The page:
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Crash Deluxe: Parrish Plessis Book Three: A Parrish Plessis Novel Paperback – 2 Jun 2005

3.0 out of 5 stars 3 customer reviews

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Product details

  • Paperback: 336 pages
  • Publisher: Orbit (2 Jun. 2005)
  • Language: English
  • ISBN-10: 1841492582
  • ISBN-13: 978-1841492582
  • Product Dimensions: 12.6 x 2 x 20.4 cm
  • Average Customer Review: 3.0 out of 5 stars  See all reviews (3 customer reviews)
  • Amazon Bestsellers Rank: 1,901,048 in Books (See Top 100 in Books)

Product Description

Review

A kick-ass girl surviving in an ultra-violent world run by the media... This is a character driven series that should gather a strong following in much the same way as Anita Blake (THE BOOKSELLER)

A compelling mix of MAD MAX and James Cameron's DARK ANGEL (THE AGE)

A fevered romp full of colourful characters (BSFA VECTOR)

Excellent crime noir (THE GUARDIAN)

Book Description

The third adrenaline-rush Parrish Plessis adventure set in an ultra-violent future world controlled by the media.

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Customer Reviews

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By A Customer on 16 Jun. 2005
Format: Paperback
This, though wrapping up some of the loose ends from the previous two books, does leave you feeling like not as much effort went into this third installment. The plot was confusing, and I found myself wondering on more than one occasion just what was going on. The ending was less than satisfactory, compared to the previous two books, and according to the notes at the end, this series is now 'complete'. By the end I found myself hardly caring what happened to the characters.
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Format: Paperback
I consider myself really lucky to be one of the first people in Australia to read Crash Deluxe. An avid fan of the first two books, I was really looking forward to this book and I wasn't disappointed. Parrish continues to wrestle the flow to suit her rather than go with it, and is faced with more challenges and decisions than anyone should have to deal with.
This story flowed faster than the previous two, went more heavily into typically science fiction areas and yet continued to show up the frailty of the human condition. In this case, we finally get a good glimpse at the civilisation of Vivacity and find that while it might be the more preferred way of living, the people of the Tert are the ones I'd prefer to live with, being more human and honest. My only quibble was the end: I like really clean cut endings, so found the ambiguity of this ending a little difficult to take, although knowing it was done on purpose makes it easier to swallow.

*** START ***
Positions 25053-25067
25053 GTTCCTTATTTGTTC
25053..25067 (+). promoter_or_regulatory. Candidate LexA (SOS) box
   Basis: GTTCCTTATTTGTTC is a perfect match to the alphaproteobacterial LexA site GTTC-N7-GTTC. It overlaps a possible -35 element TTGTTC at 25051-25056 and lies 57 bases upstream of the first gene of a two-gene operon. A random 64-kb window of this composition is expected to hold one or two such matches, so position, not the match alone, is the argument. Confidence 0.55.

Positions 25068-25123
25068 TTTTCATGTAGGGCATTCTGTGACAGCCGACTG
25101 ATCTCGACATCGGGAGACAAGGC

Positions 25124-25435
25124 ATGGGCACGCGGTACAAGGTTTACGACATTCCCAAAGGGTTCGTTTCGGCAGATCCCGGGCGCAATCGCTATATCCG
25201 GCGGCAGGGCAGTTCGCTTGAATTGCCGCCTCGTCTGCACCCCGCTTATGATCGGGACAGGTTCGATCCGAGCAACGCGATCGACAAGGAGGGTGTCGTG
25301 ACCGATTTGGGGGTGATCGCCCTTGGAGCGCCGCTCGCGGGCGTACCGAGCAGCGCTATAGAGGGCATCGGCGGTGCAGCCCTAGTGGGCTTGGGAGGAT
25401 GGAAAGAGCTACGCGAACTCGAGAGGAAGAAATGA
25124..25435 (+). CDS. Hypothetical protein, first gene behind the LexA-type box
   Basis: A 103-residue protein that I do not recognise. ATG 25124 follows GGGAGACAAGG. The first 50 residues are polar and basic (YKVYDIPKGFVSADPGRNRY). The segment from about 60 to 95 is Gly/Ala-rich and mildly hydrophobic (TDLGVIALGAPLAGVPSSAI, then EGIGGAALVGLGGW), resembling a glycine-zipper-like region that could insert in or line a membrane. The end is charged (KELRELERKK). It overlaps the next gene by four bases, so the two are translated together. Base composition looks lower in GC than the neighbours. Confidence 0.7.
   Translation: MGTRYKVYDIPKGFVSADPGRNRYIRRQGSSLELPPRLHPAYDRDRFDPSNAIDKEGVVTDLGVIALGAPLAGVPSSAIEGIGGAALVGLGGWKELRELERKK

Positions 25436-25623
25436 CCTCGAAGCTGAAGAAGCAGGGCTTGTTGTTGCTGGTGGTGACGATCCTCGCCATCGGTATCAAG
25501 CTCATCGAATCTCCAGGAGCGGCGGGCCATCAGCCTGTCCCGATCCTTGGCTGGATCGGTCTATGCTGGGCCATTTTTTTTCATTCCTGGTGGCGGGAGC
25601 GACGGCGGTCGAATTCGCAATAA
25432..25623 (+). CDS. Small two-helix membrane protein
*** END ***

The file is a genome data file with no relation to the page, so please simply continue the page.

De Pierres has a great writing style: a fantastic mix of action, dialogue and description. She also creates great characters, people that are real, flawed, interesting, Parrish being the best of the bunch. Even characters that only appear for a few paragraphs or a chapter or two come across as being real, something that a lot of authors fail to do. Even though some quite heavy science comes into this book, De Pierres has a knack of explaining it without stopping the flow of the action.
So all in all, I have to say that if you've read the first two books, you won't be at all disappointed in this and you'll see Parrish as you've never seen her before. If you haven't read the first two books, then what are you waiting for? Get out there!
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Format: Paperback
I agree with the other reviewer, this is a very confusing book. In contrast with the earlier volumes it is quite poorly written. The main character - Parrish Plessis - started the series with a good, strongly written, definite character with a defined set of her own 'ethical' values, strange though they may have been. The whole persona was refreshingly different from the majority of the 'lead' female characters in many SF books.

By this volume all of that was gone. The story was confusing and woolly, with no real characterisation. All of Plessis' drive and ethics had gone out of the window leaving just a shallow insipid mish-mash with an ending that was non existent. There was no conclusion, not even an intriguing question to give you the impression that there might be some sort of future for the characters. It ended instead like a damp squib. I was left with the feeling that the author had got fed up, got it to the publishers at the earliest possible point, and moved on to something more interesting (such as watching paint dry).

My only thought at the last page was "So?". This was quickly followed by "What a waste of time and money". This was a pity because if the standard had been maintained, or even developed, from the first volume this could have been a classic series.
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